Fernando Rodney

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Fernando Rodney
Fernando Rodney Mariners 2014.jpg
Rodney with the Seattle Mariners
Seattle Mariners – No. 56
Relief pitcher
Born: (1977-03-18) March 18, 1977 (age 38)
Samaná, Dominican Republic
Bats: Right Throws: Right
MLB debut
May 4, 2002 for the Detroit Tigers
Career statistics
(through 2014 season)
Win–loss record 30–50
Earned run average 3.61
Strikeouts 627
Saves 220
Career highlights and awards
MLB Record: 0.60 ERA, single-season by a relief pitcher

Fernando Rodney (born March 18, 1977) is a Dominican professional baseball pitcher for the Seattle Mariners of Major League Baseball. Rodney throws a fastball between 94-98 mph (topping out at 100 mph), and a palmball in the low 80s. Rodney is cousin of Alfredo Fígaro.[1][2]

Professional career[edit]

Minor leagues[edit]

Rodney was signed by the Detroit Tigers as an amateur free agent in 1997. He spent 1999–2003 in the minor leagues, moving from the Gulf Coast League to the International League. Rodney underwent Tommy John surgery following the 2003 season (which he spent in the minor leagues). He spent the 2004 season recovering and failed to make the Tigers opening day roster after 2005 spring training.

Detroit Tigers[edit]

Rodney playing for the Detroit Tigers in 2009.

Rodney made his Major League debut 2002 at the age of 25 and split his time between the Triple-A Toledo Mud Hens and the Tigers from 2002–2005.

In 2005, Rodney became the Tigers closer after Troy Percival went down with an arm injury and his replacement, Kyle Farnsworth, was traded at mid-season to the Atlanta Braves. He was called up from Toledo after Farnsworth was traded, then settled into the closer role, earning nine saves in 39 total appearances, during which he racked up a 2.86 earned run average.

When the Tigers signed closer Todd Jones during the 2006 off-season, Rodney was reinserted into a middle relief/setup role. Rodney embraced the role as the Tigers proceeded to have their most successful season in recent history.

Medal record
Representing Dominican Republic
Men’s Baseball
World Baseball Classic
Gold 2013 San Francisco Team

On July 3, 2006, at McAfee Coliseum in Oakland, California, Justin Verlander, Joel Zumaya, and Rodney each threw multiple fastballs clocked in at over 100 mph, becoming the first time in MLB history that three pitchers on the same team had done so during one game. Rodney was part of the 2006 World Series roster, the first trip of Rodney's career to the MLB postseason tournament finals. The Tigers would end up losing the World Series to the St. Louis Cardinals.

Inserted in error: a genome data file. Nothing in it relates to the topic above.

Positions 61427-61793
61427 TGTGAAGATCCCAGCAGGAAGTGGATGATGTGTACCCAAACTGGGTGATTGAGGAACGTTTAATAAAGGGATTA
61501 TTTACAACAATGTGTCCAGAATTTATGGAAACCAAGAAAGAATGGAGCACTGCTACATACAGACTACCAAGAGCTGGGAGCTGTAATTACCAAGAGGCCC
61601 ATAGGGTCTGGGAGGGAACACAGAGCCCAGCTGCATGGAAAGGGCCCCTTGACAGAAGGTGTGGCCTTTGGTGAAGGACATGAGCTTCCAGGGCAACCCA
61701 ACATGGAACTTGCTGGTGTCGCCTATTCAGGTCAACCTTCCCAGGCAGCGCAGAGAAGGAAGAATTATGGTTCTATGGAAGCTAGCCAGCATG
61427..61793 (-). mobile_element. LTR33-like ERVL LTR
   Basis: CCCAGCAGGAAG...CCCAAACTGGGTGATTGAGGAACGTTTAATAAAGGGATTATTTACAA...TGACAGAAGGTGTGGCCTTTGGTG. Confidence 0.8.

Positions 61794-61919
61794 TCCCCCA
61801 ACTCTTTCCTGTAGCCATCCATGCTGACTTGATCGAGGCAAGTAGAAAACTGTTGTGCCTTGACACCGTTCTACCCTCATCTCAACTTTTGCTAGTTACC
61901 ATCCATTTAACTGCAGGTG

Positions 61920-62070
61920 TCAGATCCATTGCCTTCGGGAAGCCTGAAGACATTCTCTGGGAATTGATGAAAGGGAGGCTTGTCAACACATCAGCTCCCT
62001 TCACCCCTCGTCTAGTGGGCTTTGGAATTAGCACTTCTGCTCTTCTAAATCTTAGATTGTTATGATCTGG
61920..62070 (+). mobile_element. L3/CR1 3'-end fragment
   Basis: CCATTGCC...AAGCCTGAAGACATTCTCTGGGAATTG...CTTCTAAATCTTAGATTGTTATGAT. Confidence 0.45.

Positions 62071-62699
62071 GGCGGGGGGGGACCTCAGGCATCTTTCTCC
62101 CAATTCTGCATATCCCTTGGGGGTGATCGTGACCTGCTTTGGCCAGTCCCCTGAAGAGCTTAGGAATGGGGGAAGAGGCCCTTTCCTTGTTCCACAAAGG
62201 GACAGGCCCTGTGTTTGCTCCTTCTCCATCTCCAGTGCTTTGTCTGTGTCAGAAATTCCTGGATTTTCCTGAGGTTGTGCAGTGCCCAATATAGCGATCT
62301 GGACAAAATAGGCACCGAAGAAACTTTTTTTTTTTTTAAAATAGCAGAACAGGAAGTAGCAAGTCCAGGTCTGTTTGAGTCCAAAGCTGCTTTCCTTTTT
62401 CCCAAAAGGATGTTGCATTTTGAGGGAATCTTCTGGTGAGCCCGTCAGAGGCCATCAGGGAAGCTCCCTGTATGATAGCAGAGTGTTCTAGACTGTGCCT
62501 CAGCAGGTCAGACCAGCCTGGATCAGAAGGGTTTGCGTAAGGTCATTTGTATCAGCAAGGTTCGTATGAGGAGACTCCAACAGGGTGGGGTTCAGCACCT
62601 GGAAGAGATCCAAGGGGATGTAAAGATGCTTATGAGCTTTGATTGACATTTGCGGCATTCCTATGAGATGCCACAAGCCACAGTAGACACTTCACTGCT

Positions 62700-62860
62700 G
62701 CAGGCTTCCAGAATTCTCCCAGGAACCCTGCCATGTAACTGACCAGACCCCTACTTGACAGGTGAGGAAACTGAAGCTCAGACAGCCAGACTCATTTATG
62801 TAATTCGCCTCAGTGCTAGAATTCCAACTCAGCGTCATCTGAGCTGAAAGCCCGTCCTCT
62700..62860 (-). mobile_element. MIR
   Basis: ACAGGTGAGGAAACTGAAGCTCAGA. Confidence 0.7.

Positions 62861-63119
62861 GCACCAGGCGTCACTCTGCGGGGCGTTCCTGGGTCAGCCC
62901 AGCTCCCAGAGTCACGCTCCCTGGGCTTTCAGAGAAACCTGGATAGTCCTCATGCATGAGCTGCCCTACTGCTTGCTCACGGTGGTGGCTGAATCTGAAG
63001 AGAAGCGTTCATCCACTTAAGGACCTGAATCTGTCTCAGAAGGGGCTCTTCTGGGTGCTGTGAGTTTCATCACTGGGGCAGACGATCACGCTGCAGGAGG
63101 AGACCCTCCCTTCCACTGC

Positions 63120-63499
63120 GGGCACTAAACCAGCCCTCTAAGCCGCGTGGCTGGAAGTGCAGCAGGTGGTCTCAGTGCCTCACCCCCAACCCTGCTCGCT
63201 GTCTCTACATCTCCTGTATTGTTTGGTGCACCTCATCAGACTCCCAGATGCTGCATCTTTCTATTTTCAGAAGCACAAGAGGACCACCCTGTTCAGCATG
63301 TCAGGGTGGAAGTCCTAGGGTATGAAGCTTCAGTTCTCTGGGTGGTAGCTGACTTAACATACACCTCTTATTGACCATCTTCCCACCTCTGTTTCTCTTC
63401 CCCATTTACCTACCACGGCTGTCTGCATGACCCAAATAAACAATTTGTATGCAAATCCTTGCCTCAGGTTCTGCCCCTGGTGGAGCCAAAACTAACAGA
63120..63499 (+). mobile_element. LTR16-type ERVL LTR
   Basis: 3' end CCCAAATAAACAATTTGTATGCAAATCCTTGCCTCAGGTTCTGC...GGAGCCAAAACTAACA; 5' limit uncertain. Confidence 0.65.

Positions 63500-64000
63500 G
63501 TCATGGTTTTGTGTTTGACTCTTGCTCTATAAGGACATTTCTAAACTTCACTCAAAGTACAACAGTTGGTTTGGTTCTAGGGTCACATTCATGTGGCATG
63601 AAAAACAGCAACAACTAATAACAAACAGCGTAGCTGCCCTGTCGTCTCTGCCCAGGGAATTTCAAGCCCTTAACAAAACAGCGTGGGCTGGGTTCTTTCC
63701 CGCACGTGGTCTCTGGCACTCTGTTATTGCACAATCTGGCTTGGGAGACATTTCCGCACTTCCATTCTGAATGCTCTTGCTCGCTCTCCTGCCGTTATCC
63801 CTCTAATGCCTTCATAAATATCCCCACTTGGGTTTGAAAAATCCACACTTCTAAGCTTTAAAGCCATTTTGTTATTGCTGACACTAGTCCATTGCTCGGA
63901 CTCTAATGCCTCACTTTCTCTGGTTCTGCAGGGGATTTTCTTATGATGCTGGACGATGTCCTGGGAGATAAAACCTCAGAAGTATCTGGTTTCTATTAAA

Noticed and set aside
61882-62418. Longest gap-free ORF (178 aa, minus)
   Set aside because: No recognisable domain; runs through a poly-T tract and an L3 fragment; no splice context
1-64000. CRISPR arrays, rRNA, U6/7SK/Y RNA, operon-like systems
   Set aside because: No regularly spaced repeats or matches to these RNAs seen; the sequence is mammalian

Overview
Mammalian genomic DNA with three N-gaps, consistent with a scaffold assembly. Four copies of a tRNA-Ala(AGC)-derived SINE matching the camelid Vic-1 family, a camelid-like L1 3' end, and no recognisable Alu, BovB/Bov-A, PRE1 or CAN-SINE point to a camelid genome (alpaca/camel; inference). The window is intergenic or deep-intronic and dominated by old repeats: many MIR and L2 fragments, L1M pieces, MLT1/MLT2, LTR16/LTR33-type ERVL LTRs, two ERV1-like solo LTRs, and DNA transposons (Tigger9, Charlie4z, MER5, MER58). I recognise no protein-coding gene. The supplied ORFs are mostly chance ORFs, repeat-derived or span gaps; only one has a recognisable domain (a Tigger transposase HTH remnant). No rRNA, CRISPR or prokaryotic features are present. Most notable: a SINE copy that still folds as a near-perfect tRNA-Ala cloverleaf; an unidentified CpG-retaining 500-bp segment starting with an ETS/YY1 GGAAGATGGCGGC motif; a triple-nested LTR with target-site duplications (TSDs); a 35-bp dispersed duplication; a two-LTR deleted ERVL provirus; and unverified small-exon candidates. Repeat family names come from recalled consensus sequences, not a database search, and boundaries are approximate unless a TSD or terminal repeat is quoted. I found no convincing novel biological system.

Rodney started 2008 on the disabled list with shoulder tendinitis. He re-joined the big league club in mid-June. On July 27, Rodney was announced as the Tigers' new closer, replacing Todd Jones.

Following the 2009 season, the Tigers offered arbitration to Rodney, which he rejected to pursue a multi-year deal.[3] He was expected to be one of the more valuable closers on the market because as a "Type B" free agent, he would only cost teams a supplementary draft pick. His 1.40 ground ball-to-fly ball ratio ranked first that year among free-agent closers.[4] Originally, the Baltimore Orioles and Philadelphia Phillies were rumored to be interested in signing Rodney. The Los Angeles Angels of Anaheim were also reported to be in serious discussions with his agent.[5]

Los Angeles Angels of Anaheim[edit]

Rodney during his tenure with the Los Angeles Angels of Anaheim in 2011.

On December 24, 2009, Rodney signed a two-year, $11 million contract with the Los Angeles Angels of Anaheim.[6] Although he closed for the Detroit Tigers in 2009, "Rodney is expected to share setup duties with Scot Shields and Kevin Jepsen and close on a fill-in basis when Brian Fuentes is down," the LA Times reported.[7]

Rodney states, "I think I'm a different pitcher in save situations," referring to his lower ERA in save situations. He filled in April for Angels' closer Brian Fuentes when he went on the disabled list with a strained back.[8]

Three days after the Los Angeles Angels of Anaheim traded Brian Fuentes on August 27, 2010 to the Minnesota Twins,[9] it was officially announced that Rodney would be the new closer by manager Mike Scioscia.[10] On April 5, 2011, Rodney was replaced by Jordan Walden as the full-time closer.

In late September 2011, Rodney became frustrated after a lack of relief appearances and asked Angels general manager Tony Reagins for a trade.[11]